NEW ORLEANS (AP) - Voters in New Orleans will decide next Saturday whether to replace two property taxes that have been on the books for decades with one new, 4.2-mill tax that, at current assessment levels, would bring in nearly $12 million annually for the next 50 years.
The Audubon Nature Institute has launched a major campaign for the property tax to pay for its operations and new construction projects for its zoo, aquarium, nature center, parks and other attractions.
Audubon President Ron Forman describes the tax as vital for the growing, quasi-public agency as it competes with attractions in other cities.
Critics say the institute, which charges admission fees at some of its major operations, should not seek more in taxes when some in the city are struggling to get by.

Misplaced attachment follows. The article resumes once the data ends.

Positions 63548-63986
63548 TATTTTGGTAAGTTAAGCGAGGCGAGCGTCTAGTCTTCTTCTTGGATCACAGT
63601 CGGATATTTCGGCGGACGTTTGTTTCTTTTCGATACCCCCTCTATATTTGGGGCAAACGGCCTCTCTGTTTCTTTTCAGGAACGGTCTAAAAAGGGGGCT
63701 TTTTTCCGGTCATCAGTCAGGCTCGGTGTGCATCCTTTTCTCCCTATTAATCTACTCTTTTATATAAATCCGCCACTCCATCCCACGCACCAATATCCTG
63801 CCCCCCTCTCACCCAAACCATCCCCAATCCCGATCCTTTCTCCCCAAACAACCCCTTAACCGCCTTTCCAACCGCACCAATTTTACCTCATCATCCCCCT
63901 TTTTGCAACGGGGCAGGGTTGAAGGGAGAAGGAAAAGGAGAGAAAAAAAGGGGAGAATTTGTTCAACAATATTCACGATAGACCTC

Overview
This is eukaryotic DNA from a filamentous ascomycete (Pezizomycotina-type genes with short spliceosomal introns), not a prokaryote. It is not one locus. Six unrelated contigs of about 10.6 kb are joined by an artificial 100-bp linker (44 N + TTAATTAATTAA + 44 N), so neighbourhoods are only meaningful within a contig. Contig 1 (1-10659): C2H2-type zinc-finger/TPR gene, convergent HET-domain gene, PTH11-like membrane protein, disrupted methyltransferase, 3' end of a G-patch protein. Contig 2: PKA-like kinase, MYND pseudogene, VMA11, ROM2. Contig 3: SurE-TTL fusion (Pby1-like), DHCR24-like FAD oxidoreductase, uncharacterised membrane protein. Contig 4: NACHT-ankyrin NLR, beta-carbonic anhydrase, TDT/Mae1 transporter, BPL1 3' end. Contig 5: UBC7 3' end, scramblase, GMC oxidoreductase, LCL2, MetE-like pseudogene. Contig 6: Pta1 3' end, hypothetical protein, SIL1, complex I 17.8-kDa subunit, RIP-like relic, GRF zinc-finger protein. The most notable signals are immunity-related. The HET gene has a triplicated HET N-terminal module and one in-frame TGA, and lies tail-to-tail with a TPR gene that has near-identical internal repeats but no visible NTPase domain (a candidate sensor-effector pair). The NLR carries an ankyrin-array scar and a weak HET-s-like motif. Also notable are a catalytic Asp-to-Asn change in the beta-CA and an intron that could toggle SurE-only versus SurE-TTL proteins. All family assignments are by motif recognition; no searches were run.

“A lot of politicians think people have deep pockets and they won’t find alternative ways to raise funds,” Julius Green, 68, told Nola.com (http://bit.ly/1gbNeXO). Green, a former member of the Orleans Parish Democratic Executive Committee and retired track coach said he lives on a fixed income. “I love the zoo, but at this rate, the animals are going to be better off than the humans.”
Audubon is asking for the same total millage rate that voters originally approved for the zoo and aquarium taxes, but the council trimmed that rate after a 2008 citywide re-assessment. So the applied millage would rise from 3.31 mills to 4.2 mills, bringing the annual tax bill for a home worth $200,000, with a homestead exemption, from $41.38 to $52.50.
Forman says the tax is needed if the institute and its attractions are to keep pace with the city’s revitalization. In a story in The New Orleans Advocate (http://bit.ly/1cnJ3sx), he pointed out the aquarium is almost a quarter-century old and needs upgrades to basic systems. A dozen different projects are planned at the zoo - including renovations to the tropical birdhouse and the African savannah.